Sonali Kulkarni could make a fortune giving charm and spunk lessons
Nevertheless, the film's piece de resistance is Atul Kulkarni's performance. Whether it be as a wrestler or a man who plays an effeminate character, he has surpassed in our eyes many other actors of his generation in Indian cinema, firstly, for accepting to give it all to such a rich role, and secondly, by fulfilling it brilliantly to its absolute and full extent with a solid stroke of acting genius.

Atul, who recently granted our blog an interview for the charming and lively film 'Valu', is back to talk with us about his commitment to his role as wrestler cum pansy who transcends it all to reach inner freedom in 'Natarang'.

HCB – ‘Natarang’ focuses on lavani and tamasha (popular genres of Marathi music and theatre respectively) to tell its story. Are these cultural traditions that you have been acquainted with yourself?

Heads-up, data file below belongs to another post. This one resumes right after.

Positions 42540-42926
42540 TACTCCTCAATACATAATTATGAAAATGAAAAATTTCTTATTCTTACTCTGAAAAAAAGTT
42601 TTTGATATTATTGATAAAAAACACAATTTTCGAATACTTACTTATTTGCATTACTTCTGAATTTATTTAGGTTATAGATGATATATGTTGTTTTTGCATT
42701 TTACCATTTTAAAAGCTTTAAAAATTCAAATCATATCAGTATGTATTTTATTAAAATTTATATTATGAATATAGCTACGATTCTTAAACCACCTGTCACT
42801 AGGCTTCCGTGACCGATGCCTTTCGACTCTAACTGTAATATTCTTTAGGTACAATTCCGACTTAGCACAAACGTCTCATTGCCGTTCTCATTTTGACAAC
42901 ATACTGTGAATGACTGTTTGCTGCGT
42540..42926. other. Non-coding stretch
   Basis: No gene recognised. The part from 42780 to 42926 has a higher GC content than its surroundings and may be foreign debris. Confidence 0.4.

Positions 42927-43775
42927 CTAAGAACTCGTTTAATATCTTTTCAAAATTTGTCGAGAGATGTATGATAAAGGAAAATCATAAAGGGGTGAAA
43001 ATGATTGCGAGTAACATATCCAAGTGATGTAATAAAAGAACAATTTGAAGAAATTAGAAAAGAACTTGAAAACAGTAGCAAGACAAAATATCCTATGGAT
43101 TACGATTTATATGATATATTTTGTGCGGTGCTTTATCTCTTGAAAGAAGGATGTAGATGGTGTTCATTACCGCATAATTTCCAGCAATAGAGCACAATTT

AK – I have not seen tamasha the way you see it in the film because plays are no longer like this anymore and the tradition has lost its original form. The reference point in the film was old Marathi films from the 1960s and 1970s which were based on the tamasha form. Some of the most well known films made on tamasha background are V. Shantaram's and 'Natarang' is based on this type of film. Of course, there are also photographs or books of old lavanis that were also used as reference since new lavanis are not currently being written, only sometimes for films, but not for performances on stage even if old lavanis are still sung at shows, just the music, without a traditional (theatre) play.

HCB – The soundtrack is absolutely lovely. Do you have a favorite song from the film?